The film is based on the award-winning 1978 book, “The Meaning of Hitler,” by Raimund Pretzel, who wrote under the pseudonym Sebastien Haffner. The book won several international awards, including the Wingate Literary Prize.

Lurie is listed as co-executive producer of the film along with Marie Therese Guirgis, who won the 2018 DuPont Award for Documentary Feature for On Her Shoulders.

Before he bought the Eagles in 1994, Lurie produced several movies, including Sweet Hearts Dance, I Love you to Death and V.I. Warshawksi. He’s won two Academy Awards - one as executive producer of Inside Job, which won Best Documentary in 2011, and another as executive producer of Inocente, which won Best Documentary Short Film in 2013.

According to the release from Lurie’s production company, the film took three years to produce and was filmed in nine countries. It was directed by Petra Epperlein and Michael Tucker, who produced a series of acclaimed documentaries about the Iraqi war, and features contributions from numerous noted historians.

“As fears of authoritarianism and fascism now abound, the film explores the myths and misconceptions of our understanding of the past, and the difficult process of coming to terms with it at a time in our history when it seems more urgent than ever,” the release states.

“We couldn't be prouder that The Meaning of Hitler is the first completed film made by our new documentary production company, Play/Action Pictures,” Lurie said in a statement. “I envisioned Play/Action to be a leading creative force for films that engage with the most crucial and challenging issues of our time. The rise of white supremacy and neo-fascism in the United States and the world over are among the most important and serious threats we face today."

Lurie’s company is currently working on three other documentaries, including “Black Woodstock,” directed by Philly native Questlove (Ahmir Khalib Thompson), an author, movie producer and drummer in the Roots.

The press release from Lurie’s production company does not mention Jackson.

Click here to download the MyTeams App by NBC Sports! Receive comprehensive coverage of your teams and stream the Flyers, Sixers and Phillies games easily on your device.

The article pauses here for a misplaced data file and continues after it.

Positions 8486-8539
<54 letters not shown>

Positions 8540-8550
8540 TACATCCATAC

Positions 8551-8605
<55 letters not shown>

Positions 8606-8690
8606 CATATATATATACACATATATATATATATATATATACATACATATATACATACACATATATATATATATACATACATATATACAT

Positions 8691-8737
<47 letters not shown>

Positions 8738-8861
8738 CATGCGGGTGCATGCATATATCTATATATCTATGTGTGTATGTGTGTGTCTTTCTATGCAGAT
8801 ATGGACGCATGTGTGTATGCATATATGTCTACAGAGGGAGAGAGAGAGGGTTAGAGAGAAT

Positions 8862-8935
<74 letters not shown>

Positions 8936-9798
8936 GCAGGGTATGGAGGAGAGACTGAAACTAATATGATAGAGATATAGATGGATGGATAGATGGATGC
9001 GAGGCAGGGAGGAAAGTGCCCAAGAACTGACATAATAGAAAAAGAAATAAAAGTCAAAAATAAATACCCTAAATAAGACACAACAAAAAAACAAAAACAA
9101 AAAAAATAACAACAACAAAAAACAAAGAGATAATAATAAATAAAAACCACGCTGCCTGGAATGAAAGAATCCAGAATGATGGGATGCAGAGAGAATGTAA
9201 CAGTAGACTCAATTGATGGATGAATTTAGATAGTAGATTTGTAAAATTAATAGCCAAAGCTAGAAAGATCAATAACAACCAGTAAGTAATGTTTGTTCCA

More on the Eagles

NFL rumors: League's nonsensical jersey rule rightly clowned by star players

NFL rumors: League's nonsensical jersey rule rightly clowned by star players

Pro sports leagues are trying to find ways to safely play games and entertain fans amid the ongoing COVID-19 pandemic, which is obviously a tough and tall task.

But the NFL's latest proposed measure missed the mark... completely.

The league is looking to ban the popular post-game jersey swap tradition, according to NFL.com, as a proposed safety measure:

Under proposed NFL-NFLPA game-day protocols, teams would be forbidden from interactions within six feet of each other following games, and jersey exchanges between players would be prohibited, per sources informed of the situation.

If you think that sounds like a total waste of a rule, after the teams are engaged in hand-to-hand action for three hours, you're not alone.

Why the NFL feels the need to distance players after allowing them to breathe, sweat, and bleed on each other during a game is unclear. The league didn't provide an explanation.

Probably because there isn't one.

These are uncharted waters for sports leagues, and mistakes will be made, but sometimes it helps to just use common sense.

A few Eagles players were quick to point out the seeming absurdity of the rule on Twitter:

And a couple other star players from around the league chimed in as well:

Interestingly, NFL.com's Kevin Patra included this qualifier at the end of his story about the ban:

The proposed protocols are set to be in effect during any preseason action, if agreed to. As are all things during the pandemic, they're subject to change as the science, data and situations develop.

That sounds like the league already setting itself up to change the rule down the line, considering the initial reception from players. 

We'll see if it lasts an entire season.

Subscribe and rate the Eagle Eye podcast: 
Apple Podcasts / Google Play / Stitcher / Spotify / Art19

Click here to download the MyTeams App by NBC Sports! Receive comprehensive coverage of your teams and stream the Flyers, Sixers and Phillies games easily on your device.

More on the Eagles